In quantum chemistry the Hamiltonian is usually split into a one-electron term and a two-electron term,

It has always seemed to me a bit silly to do this, because the one-electron term can be converted into a two-electron term by the following trick:

The sum is over all electrons \( N \). Now the one electron term has been written as a two electron term, and it can be incorporated into the “normal” two-electron term. The matrix elements of this “converted” one-electron term in the atomic orbital basis are

Here \( \B{h} \) and \( \B{S} \) are the usual core and overlap matrices, respectively. It is easy to include them into the normal two electron integrals, since these matrices are usually be stored in the memory of the computer.

## When is the trick useful?

This trick becomes very useful when dealing with correlated methods. In that case, we need to worry about one-electron matrix elements at all, which considerably simplifies the equations. Also, the terms pertaining to “single excitations” in the correlated methods may effectively be combined with, or derived from, the “double excitations”. Effectively, the correlated methods only need to worry about double excitations.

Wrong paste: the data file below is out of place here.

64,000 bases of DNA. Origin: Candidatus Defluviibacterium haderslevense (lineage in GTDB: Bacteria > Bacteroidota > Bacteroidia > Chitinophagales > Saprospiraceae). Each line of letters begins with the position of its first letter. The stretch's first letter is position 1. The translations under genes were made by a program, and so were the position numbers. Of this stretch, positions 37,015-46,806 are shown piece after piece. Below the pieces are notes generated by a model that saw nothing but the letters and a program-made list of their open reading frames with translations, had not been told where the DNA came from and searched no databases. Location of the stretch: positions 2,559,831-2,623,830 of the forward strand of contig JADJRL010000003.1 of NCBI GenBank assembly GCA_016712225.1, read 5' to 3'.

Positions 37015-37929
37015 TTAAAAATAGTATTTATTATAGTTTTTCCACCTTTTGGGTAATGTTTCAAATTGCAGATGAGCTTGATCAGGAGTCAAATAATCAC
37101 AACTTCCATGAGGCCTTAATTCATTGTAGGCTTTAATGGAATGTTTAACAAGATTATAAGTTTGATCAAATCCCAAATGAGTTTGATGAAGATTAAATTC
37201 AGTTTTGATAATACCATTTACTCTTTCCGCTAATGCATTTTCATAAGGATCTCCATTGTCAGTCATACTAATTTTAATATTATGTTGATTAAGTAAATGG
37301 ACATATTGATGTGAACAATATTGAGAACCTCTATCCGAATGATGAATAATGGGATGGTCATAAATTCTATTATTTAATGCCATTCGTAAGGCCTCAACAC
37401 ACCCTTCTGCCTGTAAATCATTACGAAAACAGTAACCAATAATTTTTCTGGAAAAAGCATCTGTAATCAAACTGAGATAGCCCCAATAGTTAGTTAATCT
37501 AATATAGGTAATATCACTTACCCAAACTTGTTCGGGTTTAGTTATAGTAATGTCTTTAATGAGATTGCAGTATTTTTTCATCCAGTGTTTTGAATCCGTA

Pretty cool, huh?

## Caveat

Note: this does not help when you want to consider specific subterms involving single excitations, as in the CCSD(T) theory. In that case, using this trick, we would obtain these triples corrections as part of the CCSD(Q) method. In view of the way that the one electron terms actually “belong” to the two electron terms, perhaps this is actually a theoretically more satisfactory theory—if not actually more practical.